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Huge gap on spending bill policy riders as time dwindles

Thorniest issues are being kicked upstairs to leadership, which is otherwise occupied

“The only way forward is for everyone to drop poison pill riders. Otherwise, you open up a can of worms,” said Sen. Chris Van Hollen, D-Md. 
“The only way forward is for everyone to drop poison pill riders. Otherwise, you open up a can of worms,” said Sen. Chris Van Hollen, D-Md.  (Tom Williams/CQ Roll Call)

There’s roughly one month before appropriations for fiscal 2024 expire. But there are still dozens of policy disputes separating the parties that congressional leaders haven’t even begun to dig in on.

Appropriators expect Speaker Mike Johnson, R-La., Senate Majority Leader Charles E. Schumer, D-N.Y., House Minority Leader Hakeem Jeffries, D-N.Y., and Senate Minority Leader Mitch McConnell, R-Ky., to negotiate contested policy riders after appropriators work out programmatic funding levels in their bills. 

The 12 appropriations subcommittees are negotiating those funding levels now but are not currently discussing policy riders, House Appropriations ranking member Rosa DeLauro, D-Conn., said Wednesday. And that’s a problem for wrapping up the bills, because House Republicans thus far have been insistent on pushing for conservative “wins” in the final legislation, especially after Johnson agreed to the higher topline spending levels Democrats sought.

“The riders, as I’ve said, will be an issue, but we are not talking about the riders at the moment,” DeLauro said. “For me, the riders have to be off the table, as it has been historically. It becomes almost untenantable to try to pass these bills” otherwise. 

In a typical year, appropriators try to solve as many issues as possible at the subcommittee level, before kicking anything outstanding upstairs to the full committee and eventually leadership. 

However, the significant partisan differences over policy riders will leave more work than usual for leadership, posing the biggest threat to passing final appropriations by the March 1 and March 8 deadlines laid out in the latest stopgap funding law.

[Supermajority bar for spending bills a real, and risky, prospect]

Democrats say “legacy” riders from previous years should stay, but they will not accept any new riders. Senate and House Republicans refused to discuss spending levels during the fiscal 2023 process until new riders Democrats had sought were removed from the bills, DeLauro has said. 

DeLauro said there are 35 “poison pill” riders in the House’s fiscal 2024 Labor-HHS-Education bill alone, including on abortion, gun rights and other hot-button issues that are themes across the set of House GOP-drafted bills.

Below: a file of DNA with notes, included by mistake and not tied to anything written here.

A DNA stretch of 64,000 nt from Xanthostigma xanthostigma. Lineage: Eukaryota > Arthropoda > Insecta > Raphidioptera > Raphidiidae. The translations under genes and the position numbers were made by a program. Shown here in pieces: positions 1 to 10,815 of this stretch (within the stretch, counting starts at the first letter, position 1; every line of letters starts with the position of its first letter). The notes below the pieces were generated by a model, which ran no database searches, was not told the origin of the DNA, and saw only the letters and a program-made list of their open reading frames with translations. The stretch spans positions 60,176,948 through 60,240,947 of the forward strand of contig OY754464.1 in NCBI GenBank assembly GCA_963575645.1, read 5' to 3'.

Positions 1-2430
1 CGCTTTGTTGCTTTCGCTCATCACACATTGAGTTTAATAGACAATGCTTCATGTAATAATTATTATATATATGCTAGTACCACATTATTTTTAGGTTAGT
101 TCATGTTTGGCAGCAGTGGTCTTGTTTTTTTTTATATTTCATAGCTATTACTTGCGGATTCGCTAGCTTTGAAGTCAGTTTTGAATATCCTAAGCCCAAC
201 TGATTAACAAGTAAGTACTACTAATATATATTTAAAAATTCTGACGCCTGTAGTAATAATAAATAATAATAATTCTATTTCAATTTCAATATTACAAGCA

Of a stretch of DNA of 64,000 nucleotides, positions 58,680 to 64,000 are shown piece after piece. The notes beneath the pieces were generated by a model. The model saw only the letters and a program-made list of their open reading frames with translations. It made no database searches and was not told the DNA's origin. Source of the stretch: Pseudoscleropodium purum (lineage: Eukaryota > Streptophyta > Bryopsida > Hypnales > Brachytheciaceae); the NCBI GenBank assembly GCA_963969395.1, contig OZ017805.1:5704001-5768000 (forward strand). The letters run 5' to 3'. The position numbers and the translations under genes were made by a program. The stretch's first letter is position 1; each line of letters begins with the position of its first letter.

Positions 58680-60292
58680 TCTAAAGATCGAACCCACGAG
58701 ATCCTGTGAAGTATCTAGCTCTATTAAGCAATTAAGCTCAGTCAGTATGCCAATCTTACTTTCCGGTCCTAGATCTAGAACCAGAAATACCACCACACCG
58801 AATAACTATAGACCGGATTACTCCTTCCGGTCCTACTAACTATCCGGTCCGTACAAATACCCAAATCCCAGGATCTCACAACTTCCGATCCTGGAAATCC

The House’s Agriculture bill was defeated on the House floor in part because of a rider relating to the abortion drug mifepristone. The bill would reinstate a rule that required patients to see a clinician in person to obtain the drug.

Even typically noncontroversial bills like the chamber’s Military Construction-VA bill included riders Democrats object to, including language that would make it more difficult for the VA to provide abortion services in some cases. It also included language that would bar the flying of LGBTQ+ flags at veterans’ facilities and prevent gender-affirming services for transgender individuals. 

Similar riders appear in more than one appropriation bill, House Energy-Water Appropriations Subcommittee Chairman Chuck Fleischmann said, meaning it makes sense that those would be considered at a level higher than during subcommittee talks. 

“Because of these strong principled beliefs across the bills, many of which have very similar riders, it would be almost inconceivable to think either side could make concessions on those issues at this point,” Fleischmann, R-Tenn., said. “That’s something that ought to be negotiated by leadership.” 

‘Crystal clear from the beginning’

Final bills need to get 60 votes in the closely-divided Senate, where Democrats are in lockstep with their House colleagues on the riders issue.

Senate Democrats’ position has been “crystal clear from the beginning: no poison pill riders,” said Senate Financial Services Appropriations Chair Chris Van Hollen, D-Md. 

“It’s really the only way,” he said. “The only way forward is for everyone to drop poison pill riders, otherwise you open up a can of worms.” 

Every lawmaker has riders they would like to attach to the appropriations process, Van Hollen said. There are “legacy” riders in the Financial Services bill he would like to get rid of, but a return to the status-quo is the only way to advance the process, he said. 

However, House Republicans are insisting they won’t go down without a fight. 

Fleischmann said he believed Republicans would get some riders and lose on others, but said he did not think the issue would stymie the process. He said the Energy-Water subcommittee negotiations with the Senate have been “excellent,” since the riders discussion has been out of their hands.

“It’s a lot easier to deal with the money issues, and the individual accounts,” he said. “I think that bodes well for the process, it means it’s going forward.” 

This isn’t to say there are no policy-related negotiations happening at the subcommittee level. House State-Foreign Operations Chairman Mario Diaz-Balart, R-Fla., said he expects he and fellow subcommittee members would be able to hash out some policy issues.

“My subcommittee … is a little different, because it’s mostly policy,” he said. “Is every policy decision a rider? … We’ve got to deal with policy, otherwise, what the hell is a subcommittee for?” 

This report first appeared on

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